Is ChatGPT Australia’s new Work Health and Safety Inspector?
The VET sector’s Business Services Training Package contains two critically important qualifications which prepare people to work as Health and Safety Inspectors and Supervisors – the Certificate III and Certificate IV in Work Health and Safety.
These qualifications are vital to workplace safety. They also contain a high proportion of units of competency which rely on understanding written documentation and undertaking written assessment activities – a seriously dangerous combination in the era of ChatGPT.
Obviously the assessments in these qualifications do not rely solely on written tasks – but they do require students to engage with lots of written materials and therefore the sector needs to ask:
“Now that students can use generative AI like ChatGPT to help them with WHS assessment tasks – how confident are we in students’ WHS knowledge as they enter the workplace to take on these critical safety roles?”
Some may argue that because Australia’s WHS laws were not included in databases the large language models like ChatGPT were trained on, there is no need to worry about this issue.
That would be to ignore platforms like ChatPDF which summarise and interrogate pdfs, and the integration of generative AI into commercial search engines. So while some LLMs do not have all the answers on Work Health and Safety – there are a growing number of generative AI tools that do.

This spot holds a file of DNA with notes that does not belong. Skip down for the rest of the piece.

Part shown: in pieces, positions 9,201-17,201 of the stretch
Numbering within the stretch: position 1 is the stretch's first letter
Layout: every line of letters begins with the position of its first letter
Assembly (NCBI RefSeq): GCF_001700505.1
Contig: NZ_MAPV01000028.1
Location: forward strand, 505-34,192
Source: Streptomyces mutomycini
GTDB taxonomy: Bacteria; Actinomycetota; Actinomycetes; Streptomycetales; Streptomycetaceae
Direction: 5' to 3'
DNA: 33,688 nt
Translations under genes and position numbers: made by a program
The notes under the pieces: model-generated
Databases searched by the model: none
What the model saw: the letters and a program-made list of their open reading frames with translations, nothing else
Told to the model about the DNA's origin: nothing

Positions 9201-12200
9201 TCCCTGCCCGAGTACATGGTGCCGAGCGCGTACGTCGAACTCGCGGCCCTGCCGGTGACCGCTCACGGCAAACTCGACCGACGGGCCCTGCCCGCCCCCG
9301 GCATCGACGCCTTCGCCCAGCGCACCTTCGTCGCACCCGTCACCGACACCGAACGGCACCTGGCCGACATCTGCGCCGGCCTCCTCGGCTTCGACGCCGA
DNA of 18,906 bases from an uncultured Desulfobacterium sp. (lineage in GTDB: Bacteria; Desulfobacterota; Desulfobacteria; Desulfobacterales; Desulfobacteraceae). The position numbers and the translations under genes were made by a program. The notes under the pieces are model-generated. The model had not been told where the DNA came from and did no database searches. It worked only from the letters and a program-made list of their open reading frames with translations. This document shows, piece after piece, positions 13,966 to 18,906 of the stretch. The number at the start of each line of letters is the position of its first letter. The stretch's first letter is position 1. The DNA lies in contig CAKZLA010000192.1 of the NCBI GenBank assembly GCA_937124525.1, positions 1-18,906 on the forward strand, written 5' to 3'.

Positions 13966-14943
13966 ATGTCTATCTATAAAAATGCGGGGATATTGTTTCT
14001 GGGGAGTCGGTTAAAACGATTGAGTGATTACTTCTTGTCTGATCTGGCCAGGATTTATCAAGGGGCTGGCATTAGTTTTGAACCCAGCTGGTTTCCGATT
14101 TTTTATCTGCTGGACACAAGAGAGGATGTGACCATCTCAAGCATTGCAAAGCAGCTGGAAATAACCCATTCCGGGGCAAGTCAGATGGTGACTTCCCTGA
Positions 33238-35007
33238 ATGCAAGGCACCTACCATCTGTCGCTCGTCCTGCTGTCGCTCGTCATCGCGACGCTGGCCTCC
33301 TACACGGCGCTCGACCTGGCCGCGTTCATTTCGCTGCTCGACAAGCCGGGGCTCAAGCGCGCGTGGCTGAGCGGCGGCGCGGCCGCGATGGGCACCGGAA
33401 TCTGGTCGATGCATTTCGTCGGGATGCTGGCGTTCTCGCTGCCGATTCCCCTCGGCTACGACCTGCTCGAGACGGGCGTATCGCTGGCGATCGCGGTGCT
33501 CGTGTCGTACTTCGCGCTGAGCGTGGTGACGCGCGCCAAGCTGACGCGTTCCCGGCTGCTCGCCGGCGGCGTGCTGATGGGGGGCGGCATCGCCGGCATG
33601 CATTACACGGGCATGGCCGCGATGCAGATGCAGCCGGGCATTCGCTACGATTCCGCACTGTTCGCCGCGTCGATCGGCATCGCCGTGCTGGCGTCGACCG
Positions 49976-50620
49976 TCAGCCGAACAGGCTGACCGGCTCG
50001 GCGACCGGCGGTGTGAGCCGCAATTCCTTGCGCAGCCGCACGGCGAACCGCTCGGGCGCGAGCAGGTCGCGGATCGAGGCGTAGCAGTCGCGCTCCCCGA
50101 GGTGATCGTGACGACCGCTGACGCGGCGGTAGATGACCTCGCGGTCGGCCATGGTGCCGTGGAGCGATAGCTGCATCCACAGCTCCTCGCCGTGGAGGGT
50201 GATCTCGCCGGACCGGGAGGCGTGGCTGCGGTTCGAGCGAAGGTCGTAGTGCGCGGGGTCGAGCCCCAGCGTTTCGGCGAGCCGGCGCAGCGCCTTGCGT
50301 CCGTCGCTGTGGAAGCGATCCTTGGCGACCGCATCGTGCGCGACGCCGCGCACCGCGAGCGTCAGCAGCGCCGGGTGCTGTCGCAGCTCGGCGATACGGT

ChatGPT took the world by storm in November 2022. Nine months later the Australian Skills Quality Authority and the Victorian Registration and Qualifications Authority are yet to issue advice to VET providers on generative AI and academic integrity. Interestingly ASQA does recognise academic integrity as an issue in its latest risk priorities – but only as it relates to online learning.
Western Australia’s Training Accreditation Council is to be commended for the workshop they held on this topic in June – but there is a stark difference between the VET sector’s general lack of engagement on generative AI and the approaches in the other education sectors: that is, the excellent draft AI in Schools Framework and the higher education webinars developed by the Tertiary Education Quality and Standards Agency and Deakin University.
The Business Services Training Package is full of written assessment activities – because the world of business relies so heavily on written work. The Training Package therefore needs an urgent review of:
- its assessment requirements to ensure academic integrity, and
- the currency of its qualifications as job roles change through the take-up of generative AI in the business sector.
And as a matter of priority we need the VET regulators to step up with advice to the sector on generative AI.
The risks of students entering the workforce having used generative AI to cheat on assessment tasks are too significant to ignore – especially for those looking to work as WHS Inspectors.